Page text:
Trade payables are not interest bearing and are stated at their nominal value, as the interest that would be recognised from discounting future cash payments over the short payment period is not considered to be material.

Other Financial assets and liabilities

The groups other financial assets and liabilities not disclosed above are accounted for as shown below.

Financial assets:

– Cash and cash equivalents are measured at cash value.

– Other receivables at amount owed

– Other loans receivable at amount owed

Finance liabilities:

– Other payables at amount owing

Joint Ventures

Investments in joint ventures, being those entities over whose activities the group has joint control, as established by contractual agreement, are included at cost together with the group’s share of post acquisition reserves, on an equity basis.

Non-current assets held for sale

Non-current assets held for sale are measured at the lower of carrying amount and fair value less costs to sell.

Inventories    

Inventories are stated at the lower of cost and net realisable value. Cost includes materials, direct labour and overheads relevant to the stage of production. Net realisable value is based on estimated selling price less all further costs to completion and all relevant marketing, selling and distribution costs.

Other investments that do not have a quoted market price in an active market and whose fair value cannot be reliably measured are recognised at cost less any provision for impairment.

Impairment

Whenever events or changes in circumstance indicate that the carrying amount of an asset may not be recoverable an asset is reviewed for impairment. An asset’s carrying value is written down to its estimated recoverable amount (being the higher of the fair value less cost to sell and value in use) if that is less than the asset’s carrying amount.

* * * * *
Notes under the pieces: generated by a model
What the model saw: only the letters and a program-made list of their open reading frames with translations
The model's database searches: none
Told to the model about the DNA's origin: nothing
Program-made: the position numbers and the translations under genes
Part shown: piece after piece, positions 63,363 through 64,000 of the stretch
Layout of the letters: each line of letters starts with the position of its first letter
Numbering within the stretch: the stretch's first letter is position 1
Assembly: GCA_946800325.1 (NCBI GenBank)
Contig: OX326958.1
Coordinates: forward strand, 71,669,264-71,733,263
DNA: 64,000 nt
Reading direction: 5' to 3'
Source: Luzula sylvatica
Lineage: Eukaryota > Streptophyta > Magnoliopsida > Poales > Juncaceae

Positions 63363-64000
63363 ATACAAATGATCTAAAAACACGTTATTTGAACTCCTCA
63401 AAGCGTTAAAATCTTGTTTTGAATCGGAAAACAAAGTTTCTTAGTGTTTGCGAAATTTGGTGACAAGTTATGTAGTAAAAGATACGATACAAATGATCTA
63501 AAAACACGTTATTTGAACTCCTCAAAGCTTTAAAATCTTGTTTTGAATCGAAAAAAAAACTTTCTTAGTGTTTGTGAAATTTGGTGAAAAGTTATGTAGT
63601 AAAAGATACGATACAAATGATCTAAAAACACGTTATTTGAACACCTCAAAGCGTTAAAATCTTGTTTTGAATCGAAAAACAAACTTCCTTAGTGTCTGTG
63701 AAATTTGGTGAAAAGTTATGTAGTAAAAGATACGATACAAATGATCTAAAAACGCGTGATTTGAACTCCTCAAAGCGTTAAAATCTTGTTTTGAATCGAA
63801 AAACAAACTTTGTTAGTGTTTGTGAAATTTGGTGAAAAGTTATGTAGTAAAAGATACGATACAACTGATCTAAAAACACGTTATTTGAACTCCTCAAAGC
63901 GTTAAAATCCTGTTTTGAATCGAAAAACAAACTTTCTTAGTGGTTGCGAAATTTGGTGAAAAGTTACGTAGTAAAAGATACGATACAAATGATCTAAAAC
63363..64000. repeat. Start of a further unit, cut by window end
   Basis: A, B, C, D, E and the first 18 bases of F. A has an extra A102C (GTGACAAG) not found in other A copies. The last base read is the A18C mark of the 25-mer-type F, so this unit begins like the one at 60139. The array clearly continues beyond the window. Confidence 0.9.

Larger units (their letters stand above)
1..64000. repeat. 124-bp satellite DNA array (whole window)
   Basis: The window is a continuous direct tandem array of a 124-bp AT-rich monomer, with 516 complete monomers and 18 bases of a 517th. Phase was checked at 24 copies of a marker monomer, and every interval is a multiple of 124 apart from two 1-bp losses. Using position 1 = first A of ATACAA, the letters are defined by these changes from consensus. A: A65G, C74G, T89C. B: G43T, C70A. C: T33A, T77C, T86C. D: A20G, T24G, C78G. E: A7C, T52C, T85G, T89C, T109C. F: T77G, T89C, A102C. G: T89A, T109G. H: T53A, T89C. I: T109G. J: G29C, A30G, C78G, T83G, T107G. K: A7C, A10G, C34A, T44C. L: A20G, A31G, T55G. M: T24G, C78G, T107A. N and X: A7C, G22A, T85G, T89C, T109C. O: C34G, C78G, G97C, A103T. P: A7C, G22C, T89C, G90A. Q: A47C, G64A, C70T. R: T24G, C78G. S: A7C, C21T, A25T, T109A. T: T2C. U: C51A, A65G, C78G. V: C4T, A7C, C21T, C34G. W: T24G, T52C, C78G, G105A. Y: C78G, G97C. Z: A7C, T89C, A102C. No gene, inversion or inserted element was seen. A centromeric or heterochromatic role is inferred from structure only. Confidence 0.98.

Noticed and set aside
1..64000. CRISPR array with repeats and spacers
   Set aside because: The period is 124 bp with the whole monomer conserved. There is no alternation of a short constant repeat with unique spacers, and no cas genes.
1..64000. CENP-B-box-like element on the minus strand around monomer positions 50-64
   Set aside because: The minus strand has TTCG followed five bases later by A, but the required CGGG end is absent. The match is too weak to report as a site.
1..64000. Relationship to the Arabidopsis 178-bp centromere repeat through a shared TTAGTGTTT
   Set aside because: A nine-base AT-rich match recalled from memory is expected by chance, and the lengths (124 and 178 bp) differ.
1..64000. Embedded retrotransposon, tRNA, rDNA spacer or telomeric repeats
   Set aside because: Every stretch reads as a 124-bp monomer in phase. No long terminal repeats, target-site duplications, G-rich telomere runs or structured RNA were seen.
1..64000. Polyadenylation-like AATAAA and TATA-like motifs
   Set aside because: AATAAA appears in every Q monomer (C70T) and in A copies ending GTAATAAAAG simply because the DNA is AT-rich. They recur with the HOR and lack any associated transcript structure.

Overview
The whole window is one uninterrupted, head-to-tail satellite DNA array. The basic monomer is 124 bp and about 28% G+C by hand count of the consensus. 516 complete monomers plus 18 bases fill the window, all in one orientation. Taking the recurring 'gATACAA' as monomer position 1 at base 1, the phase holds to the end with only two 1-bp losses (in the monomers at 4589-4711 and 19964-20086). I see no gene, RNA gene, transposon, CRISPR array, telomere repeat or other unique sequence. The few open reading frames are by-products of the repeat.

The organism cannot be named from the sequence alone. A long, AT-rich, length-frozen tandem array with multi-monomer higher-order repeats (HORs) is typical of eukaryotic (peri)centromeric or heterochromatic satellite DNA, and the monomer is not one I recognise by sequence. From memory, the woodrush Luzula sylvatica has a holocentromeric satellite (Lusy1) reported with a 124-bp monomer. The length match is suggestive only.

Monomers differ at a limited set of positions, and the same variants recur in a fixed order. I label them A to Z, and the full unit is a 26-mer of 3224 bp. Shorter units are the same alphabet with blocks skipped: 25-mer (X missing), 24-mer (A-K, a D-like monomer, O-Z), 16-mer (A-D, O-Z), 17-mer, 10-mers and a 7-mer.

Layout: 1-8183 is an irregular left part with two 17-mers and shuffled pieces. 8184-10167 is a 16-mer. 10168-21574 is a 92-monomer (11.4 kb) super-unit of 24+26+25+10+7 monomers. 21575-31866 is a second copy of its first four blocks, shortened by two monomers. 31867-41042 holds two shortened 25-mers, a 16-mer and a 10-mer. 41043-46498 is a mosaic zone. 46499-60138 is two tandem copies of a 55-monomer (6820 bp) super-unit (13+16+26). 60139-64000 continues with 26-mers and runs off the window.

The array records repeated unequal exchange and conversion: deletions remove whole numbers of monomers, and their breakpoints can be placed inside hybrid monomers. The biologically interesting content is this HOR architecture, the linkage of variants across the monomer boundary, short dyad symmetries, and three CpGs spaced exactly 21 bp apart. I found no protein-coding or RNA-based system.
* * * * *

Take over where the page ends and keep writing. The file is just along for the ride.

Deferred Tax

Deferred tax is the tax expected to be payable or recoverable on differences between the carrying amounts of assets and liabilities in the financial statements and the corresponding tax bases used in the tax computations, and is accounted for using the balance sheet liability method. Deferred tax liabilities are generally recognised for all taxable temporary differences and deferred tax assets are recognised to the extent that it is probable that taxable profits will be available against which deductible temporary differences can be utilised. In respect of the deferred tax on the revaluation surplus, this is calculated on the basis of the chargeable gains that would crystallise on the sale of the investment portfolio as at the reporting date. The calculation takes account of indexation on the historical cost of the properties and any available capital losses.

Deferred tax is calculated at the tax rates that are expected to apply in the period when the liability is settled or the asset is realised. Deferred tax is charged or credited in the group income statement, except when it relates to items charged or credited directly to other comprehensive income, in which case it is also dealt with in other comprehensive income.

Dividends

Dividends payable on the ordinary share capital are recognised as a liability in the period in which they are approved.

Cash and Cash Equivalents

Cash comprises cash in hand and on-demand deposits. Cash and cash equivalents comprises short-term, highly liquid investments that are readily convertible to known amounts of cash and which are subject to an insignificant risk of changes in value and original maturities of three months or less. The cash and cash equivalents shown in the cashflow statement are stated net of bank overdrafts.

Segmental Reporting

For management reporting purposes, the group is organised into business segments distinguishable by economic activity. The group’s only business segments are mining activities and investment properties. These business segments are subject to risks and returns that are different from those of other business segments and are the primary basis on which the group reports its segment information. This is consistent with the way the group is managed and with the format of the group’s internal financial reporting. Significant revenue from transactions with an individual customer, which makes up 10 percent or more of the total revenue of the group, is separately disclosed within each segment.